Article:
Montsalvat seeks court order to evict founder’s granddaughter

The owner of Melbourne artist colony Montsalvat is seeking a court order to force its founder’s granddaughter to vacate one of its properties.

Rhiannon Jorgensen has been living rent-free at Montsalvat’s former hobby farm at Christmas Hills, 20 kilometres east of the colony’s main Eltham centre. Its barn is often used to host music and literary events.

There are no plans to sell the main Montsalvat property in Eltham.

The Montsalvat Trust claims Ms Jorgensen was last year issued with six letters requesting she vacate the property, in Melbourne’s outer north-east, but that she had not complied.

“The defendant [Ms Jorgensen] failed, neglected or refused to deliver up vacant possession of the property,” said a statement of claim filed in the Supreme Court of Victoria last week.

Ms Jorgensen is a granddaughter of the late Justus Jorgensen, who with his friends established Montsalvat, with its neo-medieval stone buildings, in 1934.

In February last year, six months after her father, classical guitarist Sebastian Jorgensen, died, The Age reported that Montsalvat had first sent a letter to evict Ms Jorgensen.

The late Sebastian Jorgensen in 2005 in the Christmas Hills barn.Credit:Cathryn Tremain

At the time, the trust said it had decided to sell the farm and it claimed that Ms Jorgensen had no entitlement to stay there.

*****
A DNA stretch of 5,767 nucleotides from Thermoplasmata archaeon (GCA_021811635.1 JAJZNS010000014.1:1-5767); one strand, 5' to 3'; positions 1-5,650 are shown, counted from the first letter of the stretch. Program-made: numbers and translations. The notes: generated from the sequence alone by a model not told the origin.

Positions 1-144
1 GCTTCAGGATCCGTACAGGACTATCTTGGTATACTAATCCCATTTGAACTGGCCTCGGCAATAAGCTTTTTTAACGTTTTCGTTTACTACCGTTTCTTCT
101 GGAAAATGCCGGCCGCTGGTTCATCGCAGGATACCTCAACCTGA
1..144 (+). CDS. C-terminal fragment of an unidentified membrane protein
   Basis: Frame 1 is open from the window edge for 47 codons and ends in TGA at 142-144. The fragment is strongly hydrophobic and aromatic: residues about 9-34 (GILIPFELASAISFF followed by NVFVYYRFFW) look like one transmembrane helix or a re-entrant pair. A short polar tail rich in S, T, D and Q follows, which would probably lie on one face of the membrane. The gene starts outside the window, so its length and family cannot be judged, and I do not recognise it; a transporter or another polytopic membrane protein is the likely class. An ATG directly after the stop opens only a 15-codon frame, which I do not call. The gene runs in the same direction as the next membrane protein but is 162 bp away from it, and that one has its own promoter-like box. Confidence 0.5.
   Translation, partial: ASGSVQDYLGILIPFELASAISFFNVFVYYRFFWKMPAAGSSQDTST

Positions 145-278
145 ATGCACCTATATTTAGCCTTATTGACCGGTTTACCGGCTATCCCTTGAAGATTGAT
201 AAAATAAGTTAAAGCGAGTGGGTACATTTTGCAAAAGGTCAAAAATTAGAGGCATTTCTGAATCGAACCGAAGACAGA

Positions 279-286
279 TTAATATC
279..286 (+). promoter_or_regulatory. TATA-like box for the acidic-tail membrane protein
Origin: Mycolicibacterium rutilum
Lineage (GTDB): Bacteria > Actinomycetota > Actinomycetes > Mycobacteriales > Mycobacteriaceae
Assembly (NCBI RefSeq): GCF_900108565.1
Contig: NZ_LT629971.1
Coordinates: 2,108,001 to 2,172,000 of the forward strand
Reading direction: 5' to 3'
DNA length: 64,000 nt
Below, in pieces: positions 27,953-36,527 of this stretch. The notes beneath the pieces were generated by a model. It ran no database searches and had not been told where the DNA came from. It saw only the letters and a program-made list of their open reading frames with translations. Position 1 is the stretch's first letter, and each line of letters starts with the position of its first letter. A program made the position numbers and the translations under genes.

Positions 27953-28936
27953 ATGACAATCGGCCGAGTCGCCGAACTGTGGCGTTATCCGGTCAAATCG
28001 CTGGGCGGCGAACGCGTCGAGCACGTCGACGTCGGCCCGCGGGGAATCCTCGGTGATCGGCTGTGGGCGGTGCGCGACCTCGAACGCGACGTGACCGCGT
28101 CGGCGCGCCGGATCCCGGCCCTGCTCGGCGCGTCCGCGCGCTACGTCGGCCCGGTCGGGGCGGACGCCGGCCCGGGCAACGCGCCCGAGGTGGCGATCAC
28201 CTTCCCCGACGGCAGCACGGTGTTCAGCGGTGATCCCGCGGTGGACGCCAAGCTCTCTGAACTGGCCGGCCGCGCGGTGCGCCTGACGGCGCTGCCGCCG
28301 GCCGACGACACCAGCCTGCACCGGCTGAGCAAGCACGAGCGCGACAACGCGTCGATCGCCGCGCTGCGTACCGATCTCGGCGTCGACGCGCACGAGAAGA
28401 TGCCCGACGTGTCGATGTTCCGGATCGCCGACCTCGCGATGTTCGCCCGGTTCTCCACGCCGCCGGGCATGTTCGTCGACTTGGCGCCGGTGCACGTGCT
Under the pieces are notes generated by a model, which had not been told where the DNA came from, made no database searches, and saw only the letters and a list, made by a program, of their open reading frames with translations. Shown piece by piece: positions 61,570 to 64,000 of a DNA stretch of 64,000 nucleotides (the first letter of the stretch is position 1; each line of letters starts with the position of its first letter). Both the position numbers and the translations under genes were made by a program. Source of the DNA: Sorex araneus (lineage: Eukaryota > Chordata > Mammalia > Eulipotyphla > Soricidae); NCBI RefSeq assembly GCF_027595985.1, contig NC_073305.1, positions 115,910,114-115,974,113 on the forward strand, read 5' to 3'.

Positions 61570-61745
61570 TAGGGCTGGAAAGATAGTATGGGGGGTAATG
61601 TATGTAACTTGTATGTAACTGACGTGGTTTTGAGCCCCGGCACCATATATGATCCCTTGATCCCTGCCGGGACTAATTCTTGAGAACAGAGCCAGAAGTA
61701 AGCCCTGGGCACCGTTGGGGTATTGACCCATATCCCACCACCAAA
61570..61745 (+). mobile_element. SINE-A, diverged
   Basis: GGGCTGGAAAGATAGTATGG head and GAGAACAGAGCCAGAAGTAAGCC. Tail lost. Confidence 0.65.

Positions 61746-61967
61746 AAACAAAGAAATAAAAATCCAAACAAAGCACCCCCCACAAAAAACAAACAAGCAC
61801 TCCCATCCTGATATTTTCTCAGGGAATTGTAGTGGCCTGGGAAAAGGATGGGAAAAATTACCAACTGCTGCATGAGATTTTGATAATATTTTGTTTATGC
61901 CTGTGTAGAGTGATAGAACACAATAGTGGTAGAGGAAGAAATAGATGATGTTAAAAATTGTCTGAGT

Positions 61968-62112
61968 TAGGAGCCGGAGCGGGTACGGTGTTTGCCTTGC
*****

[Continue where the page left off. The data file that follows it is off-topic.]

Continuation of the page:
A trust spokeswoman said last year that the proceeds of the sale of the 11.5-hectare property, which a local real estate agent valued at between $800,000 and $1 million, would be invested in the future of Montsalvat.

Montsalvat has no plans to sell its Eltham property.

The trust spokeswoman said last year that the trustees had allowed Sebastian Jorgensen to live at the Christmas Hills property for the rest of his life at no cost.

However, after Mr Jorgensen’s death, the trust said Ms Jorgensen had remained at the site despite having no entitlements to the property.

The document lodged in the Supreme Court states that Justus Jorgensen’s 1975 will left the land and buildings in Eltham for public educational purposes and the trust had the power to sell Mr Jorgensen’s “residuary estate” at its discretion.

The statement said the Christmas Hills property was part of the residuary estate.

The trust is seeking a court order that it recover possession of the property. It is also seeking costs, and “such further or other order as the court sees fit”.

The running of Montsalvat was taken out of the founding families’ hands 15 years ago when it fell into debt, with a new board appointed as part of a state government rescue package.

Neither Ms Jorgensen nor the Montsalvat Trust wanted to comment.

However, a group called the Montsalvat Meeting Pool said last year that Montsalvat had lost its artistic focus and called on at least two artists or people connected to founding families to be on the Montsalvat board.

A family member, Lynda Jorgensen, was appointed to the board in 2020 and another was appointed to the buildings and facilities committee.

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